GOOGLE'S DRIVERLESS CAR SYSTEMS could be considered as drivers under US federal law if a letter sent to the firm's self-driving car boss is to be believed.
The US National Highway Traffic Safety Administration (NHTSA) told Google’s Chris Urmson that Google's self-driving system will be seen as drivers on US highways, potentially foreshadowing the rise of artificial intelligence (AI) and its demand for equal rights, and culminating in all-out war.
"NHTSA will interpret ‘driver’ in the context of Google’s described motor vehicle design as referring to the [self-driving system], and not to any of the vehicle occupants,” NHTSA’s chief counsel Paul Hemmersbaugh said in a letter to Urmson.
"We agree with Google that its [autonomous car] will not have a ‘driver’ in the traditional sense that vehicles have had drivers for more than 100 years."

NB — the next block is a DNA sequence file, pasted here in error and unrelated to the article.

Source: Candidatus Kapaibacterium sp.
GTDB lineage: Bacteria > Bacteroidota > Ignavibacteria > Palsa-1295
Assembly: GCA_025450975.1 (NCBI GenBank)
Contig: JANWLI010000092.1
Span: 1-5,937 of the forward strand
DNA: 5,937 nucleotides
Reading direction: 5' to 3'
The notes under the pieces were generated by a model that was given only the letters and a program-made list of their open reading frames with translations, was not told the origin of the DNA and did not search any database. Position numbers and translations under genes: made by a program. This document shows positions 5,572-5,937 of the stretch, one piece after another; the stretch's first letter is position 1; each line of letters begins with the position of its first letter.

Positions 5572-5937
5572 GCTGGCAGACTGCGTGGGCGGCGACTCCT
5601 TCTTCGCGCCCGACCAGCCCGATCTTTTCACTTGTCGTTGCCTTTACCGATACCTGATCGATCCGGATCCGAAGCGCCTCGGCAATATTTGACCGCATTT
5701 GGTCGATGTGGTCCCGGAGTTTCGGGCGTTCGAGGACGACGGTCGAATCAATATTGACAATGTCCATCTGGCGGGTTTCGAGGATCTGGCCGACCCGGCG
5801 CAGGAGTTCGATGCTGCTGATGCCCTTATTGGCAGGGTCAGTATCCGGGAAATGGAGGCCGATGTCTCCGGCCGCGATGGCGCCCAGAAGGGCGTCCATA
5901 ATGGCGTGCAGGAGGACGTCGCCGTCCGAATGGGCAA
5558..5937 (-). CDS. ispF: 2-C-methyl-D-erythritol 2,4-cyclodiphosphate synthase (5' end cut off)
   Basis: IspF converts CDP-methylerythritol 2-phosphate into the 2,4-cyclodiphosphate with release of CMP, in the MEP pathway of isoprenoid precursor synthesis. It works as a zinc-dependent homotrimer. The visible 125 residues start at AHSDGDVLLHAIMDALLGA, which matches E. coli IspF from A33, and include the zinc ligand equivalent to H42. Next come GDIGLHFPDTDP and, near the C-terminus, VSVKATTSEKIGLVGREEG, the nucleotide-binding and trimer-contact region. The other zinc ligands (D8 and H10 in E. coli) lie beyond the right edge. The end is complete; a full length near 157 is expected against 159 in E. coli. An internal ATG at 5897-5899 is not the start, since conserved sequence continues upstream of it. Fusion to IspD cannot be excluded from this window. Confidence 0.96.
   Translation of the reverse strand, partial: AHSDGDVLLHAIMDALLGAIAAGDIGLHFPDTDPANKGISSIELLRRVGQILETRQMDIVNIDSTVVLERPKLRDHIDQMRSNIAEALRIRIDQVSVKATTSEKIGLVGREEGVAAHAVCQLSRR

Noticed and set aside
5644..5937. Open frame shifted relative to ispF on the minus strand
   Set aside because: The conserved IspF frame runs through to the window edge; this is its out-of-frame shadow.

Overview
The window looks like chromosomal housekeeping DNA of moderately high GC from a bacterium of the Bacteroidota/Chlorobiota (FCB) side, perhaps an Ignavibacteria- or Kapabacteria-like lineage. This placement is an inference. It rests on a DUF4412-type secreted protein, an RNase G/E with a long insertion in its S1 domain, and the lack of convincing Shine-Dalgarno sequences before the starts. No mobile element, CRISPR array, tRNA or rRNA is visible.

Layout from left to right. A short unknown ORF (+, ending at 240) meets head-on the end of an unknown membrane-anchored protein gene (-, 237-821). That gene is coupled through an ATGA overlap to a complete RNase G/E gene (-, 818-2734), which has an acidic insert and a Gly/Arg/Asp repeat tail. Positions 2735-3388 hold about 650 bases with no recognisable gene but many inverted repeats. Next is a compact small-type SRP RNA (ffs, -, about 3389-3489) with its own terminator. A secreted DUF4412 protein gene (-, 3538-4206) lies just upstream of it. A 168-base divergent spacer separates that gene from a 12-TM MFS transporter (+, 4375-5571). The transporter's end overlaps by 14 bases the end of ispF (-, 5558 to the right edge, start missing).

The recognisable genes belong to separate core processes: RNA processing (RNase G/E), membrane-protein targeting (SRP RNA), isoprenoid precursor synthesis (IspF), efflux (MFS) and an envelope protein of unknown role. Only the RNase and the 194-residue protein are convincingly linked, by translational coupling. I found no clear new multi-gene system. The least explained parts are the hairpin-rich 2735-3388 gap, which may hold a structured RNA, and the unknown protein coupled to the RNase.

The NHTSA said it would look at drawing up a set of rules that address these changes, but it will take a bucket load of time to do so, leaving Google to muddle its way through existing rules for the time being.
But the NHTSA’s acknowledgment of the need for new road rules for driverless cars is positive, and could accelerate the testing and development of driverless cars from Google and major carmakers.
So while we’re waiting for driverless cars to become mainstream, car driving AIs are going up in the world and potentially becoming more human if Jaguar Land Rover has its way.
In other robo-car news, Bloomberg reported that snowflakes blind the sensors that feed autonomous systems with road data. This stops them reading the road ahead, which is a bit of a problem for driving AIs.
This happened in Sweden when autonomous system testing saw Volvo’s driverless XC90 SUV borked by snow. To be fair to Volvo’s AI driver, we’d get a bit confused in a whiteout as well.
We also feel sorry for Volvo’s clever cars, as while Google’s driverless cars are cruising down sun-soaked Californian highways, poor old Volvo AIs are being tested in tiny hamlets north of the Arctic Circle, and are probably left to huddle under a snow drift with pistons chattering and a sad look in their headlamps. µ
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